Minnesota’s next two year budget is taking shape as the Republican-led Senate and DFL-led House finalize their respective budget proposals. Senate Finance Chair Julie Rosen, R-Fairmont, and House Majority Leader Ryan Winkler join Capitol Report moderator Shannon Loehrke to provide details on their budgetary priorities.
The Minnesota Supreme Court recently overturned a sexual assault conviction because the victim was voluntarily intoxicated, thereby failing to meet the threshold for mental incapacitation under state law. Lawmakers are now considering closing this loophole, and the Senate Judiciary Committee heard compelling testimony this week.
Finally, Senate photographers A.J. Olmscheid and Catherine J. Davis provide some recent images captured during this historic legislative session.
A provision that would close the loophole that deters rape victims from obtaining justice if they were raped while intoxicated came before the Senate Judiciary Committee Wednesday evening, April 7. The committee heard emotional testimony from victims whose cases were not prosecuted because the women had voluntarily consumed alcohol prior to being assaulted.
A number of advocates testified in favor of reforms stemming from the work of the Criminal Sexual Conduct Statutory Reform Working Group. The actions of the committee are the result of a recent Minnesota Supreme Court decision that overturned a sexual assault conviction because the victim was voluntarily intoxicated, thereby failing to meet the threshold for mental incapacitation under state law.
Some or all of the reforms will likely be included in the Judiciary omnibus budget and policy bill.
Measures to close loopholes and strengthen sexual assault laws were presented to the press by a bipartisan group of House and Senate lawmakers Wednesday, April 7. The provisions in HF 707 / SF 1683 result from the work of the Criminal Sexual Conduct Statutory Reform Working Group created by the legislature in 2019. A recent ruling by the Minnesota Supreme Court which overturned a sexual assault conviction because the victim was voluntarily intoxicated has sparked lawmakers to push for quick action to modify the law.
In addition to addressing definitions for mental incapacitation and intoxication, the legislation would also offer protections to the youngest teenagers, prohibit educators from engaging in sexual conduct with children and create a new sexual extortion crime.
According to the DFL lead of the Senate Judiciary Committee, Senator Ron Latz, DFL-St. Louis Park, this bill is the number one priority of the bipartisan, bicameral caucus. “We believe that now is the time and the opportunity to address these issues,” he said.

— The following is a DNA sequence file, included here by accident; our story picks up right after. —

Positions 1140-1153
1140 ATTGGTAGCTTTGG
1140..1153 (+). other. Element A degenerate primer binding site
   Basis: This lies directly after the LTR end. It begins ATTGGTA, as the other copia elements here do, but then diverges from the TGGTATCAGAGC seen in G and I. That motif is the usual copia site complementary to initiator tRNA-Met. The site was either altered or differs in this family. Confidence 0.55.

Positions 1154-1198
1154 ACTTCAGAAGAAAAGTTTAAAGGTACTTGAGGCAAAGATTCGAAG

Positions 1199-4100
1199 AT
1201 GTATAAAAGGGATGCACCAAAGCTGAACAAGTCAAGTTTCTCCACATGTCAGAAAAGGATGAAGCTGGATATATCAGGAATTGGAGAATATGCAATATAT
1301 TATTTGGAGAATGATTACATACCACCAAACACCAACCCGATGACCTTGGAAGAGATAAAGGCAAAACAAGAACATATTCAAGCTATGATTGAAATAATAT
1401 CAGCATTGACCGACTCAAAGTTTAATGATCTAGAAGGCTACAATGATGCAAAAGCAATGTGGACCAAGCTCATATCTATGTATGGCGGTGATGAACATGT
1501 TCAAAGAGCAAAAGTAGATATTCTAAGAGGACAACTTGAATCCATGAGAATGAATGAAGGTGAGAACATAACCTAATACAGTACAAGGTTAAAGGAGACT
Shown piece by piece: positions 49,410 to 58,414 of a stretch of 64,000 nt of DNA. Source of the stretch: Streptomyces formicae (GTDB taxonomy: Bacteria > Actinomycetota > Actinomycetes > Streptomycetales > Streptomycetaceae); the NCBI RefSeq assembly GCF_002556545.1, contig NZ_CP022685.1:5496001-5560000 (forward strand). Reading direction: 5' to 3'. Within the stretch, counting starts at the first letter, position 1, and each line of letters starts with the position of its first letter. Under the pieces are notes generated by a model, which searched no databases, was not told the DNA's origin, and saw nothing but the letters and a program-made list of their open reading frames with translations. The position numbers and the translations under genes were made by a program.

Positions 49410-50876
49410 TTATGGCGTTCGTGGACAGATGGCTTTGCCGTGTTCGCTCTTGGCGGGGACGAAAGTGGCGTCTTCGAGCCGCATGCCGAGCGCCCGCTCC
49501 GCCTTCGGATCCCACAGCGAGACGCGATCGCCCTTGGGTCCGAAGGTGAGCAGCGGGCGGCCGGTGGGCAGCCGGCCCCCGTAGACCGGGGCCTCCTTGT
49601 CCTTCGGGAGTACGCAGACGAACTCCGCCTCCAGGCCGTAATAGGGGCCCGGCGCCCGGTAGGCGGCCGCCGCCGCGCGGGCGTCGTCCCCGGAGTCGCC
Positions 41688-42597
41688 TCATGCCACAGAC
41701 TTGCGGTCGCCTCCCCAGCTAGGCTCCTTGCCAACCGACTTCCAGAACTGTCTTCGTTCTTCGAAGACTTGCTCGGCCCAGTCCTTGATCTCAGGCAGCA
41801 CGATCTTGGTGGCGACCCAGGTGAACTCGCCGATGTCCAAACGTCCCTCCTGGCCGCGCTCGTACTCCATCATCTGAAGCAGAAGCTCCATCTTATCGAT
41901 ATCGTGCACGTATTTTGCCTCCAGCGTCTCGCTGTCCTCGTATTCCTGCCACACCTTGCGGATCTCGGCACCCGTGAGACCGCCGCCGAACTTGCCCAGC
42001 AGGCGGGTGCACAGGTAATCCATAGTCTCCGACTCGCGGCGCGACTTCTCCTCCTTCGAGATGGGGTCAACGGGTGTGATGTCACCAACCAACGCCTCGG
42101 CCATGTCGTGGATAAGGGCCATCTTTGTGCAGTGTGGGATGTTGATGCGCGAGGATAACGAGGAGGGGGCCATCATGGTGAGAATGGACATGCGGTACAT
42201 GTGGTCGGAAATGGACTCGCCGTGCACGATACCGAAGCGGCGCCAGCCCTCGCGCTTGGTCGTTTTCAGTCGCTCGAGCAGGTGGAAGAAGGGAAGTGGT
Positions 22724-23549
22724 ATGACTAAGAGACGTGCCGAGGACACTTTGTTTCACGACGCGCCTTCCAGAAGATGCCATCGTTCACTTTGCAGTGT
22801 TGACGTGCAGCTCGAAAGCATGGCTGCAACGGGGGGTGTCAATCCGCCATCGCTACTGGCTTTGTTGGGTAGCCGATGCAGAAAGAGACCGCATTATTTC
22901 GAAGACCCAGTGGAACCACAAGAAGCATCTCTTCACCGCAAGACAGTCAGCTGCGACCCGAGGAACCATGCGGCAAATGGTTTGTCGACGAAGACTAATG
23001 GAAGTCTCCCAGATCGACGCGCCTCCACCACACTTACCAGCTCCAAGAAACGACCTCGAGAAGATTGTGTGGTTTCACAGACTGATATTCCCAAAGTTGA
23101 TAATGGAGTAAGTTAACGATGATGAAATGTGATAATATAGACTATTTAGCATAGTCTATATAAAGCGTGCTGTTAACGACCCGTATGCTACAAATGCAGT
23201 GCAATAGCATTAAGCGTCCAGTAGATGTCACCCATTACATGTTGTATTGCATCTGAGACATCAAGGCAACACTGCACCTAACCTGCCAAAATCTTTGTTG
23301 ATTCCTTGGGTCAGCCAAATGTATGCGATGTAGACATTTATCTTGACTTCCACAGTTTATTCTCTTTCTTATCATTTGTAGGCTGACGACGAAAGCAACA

The House Public Safety and Judiciary Committees have approved the legislation. The Senate Judiciary and Public Safety Committee will consider the “mental incapacitation” language for possible inclusion in the omnibus budget and policy bill at 6:30 p.m. Wednesday, April 7.
Details of the Senate’s $19.8 billion omnibus E-12 education funding proposal came before the Senate Education Committee Tuesday, April 6, as lawmakers enter the final stretch of the legislative session. Education Chair Roger Chamberlain, R-Lino Lakes, said the mission of the bill, SF 960, is simple and clear – prioritizing getting kids back in school through efforts that are student-focused, innovative, mandate-free, parent-involved, literacy driven and efficient.
Education advocates provided both positive and negative assessments of the proposal. Heather Mueller, Commissioner of the Department of Education, praised the bill’s effort to increase teachers of color, provide more rigorous coursework and prevent the shaming of students with lunch accounts in arrears. She voiced concerns with the overall size of the funding package, including the lack of resources for pre-kindergarten programs, student support personnel and ethnic studies. Other testifiers raised concerns with provisions to ban transgender students from participating in sports aligning with their gender identity and to close the Perpich Center for the Arts.
The Education Committee meets again at 3:00 p.m. Wednesday, April 7, to vote on the bill.
Introducing competition to the state’s process for procuring prescription drug plans for state employees is the intent of a measure introduced by a bipartisan pair of lawmakers Friday, March 26. Authored by Senator Michelle Benson, R-Ham Lake, and Representative Michael Howard, DFL- Richfield, the bill would allow the state to share bid information submitted by Pharmacy Benefit Managers (PBMs) to find the lowest cost for a prescription drug plan, thereby providing cost savings to Minnesota taxpayers.
According to Benson, SF 2178 / HF 2327, is modeled on a 2016 New Jersey law, which saved that state billions of dollars in prescription drug costs. Cautioning that Minnesota’s savings will not be as significant because Minnesota is a smaller state with fewer state employees, she said, “We think that both our state employees and the taxpayers of Minnesota are going to benefit from this innovative idea.”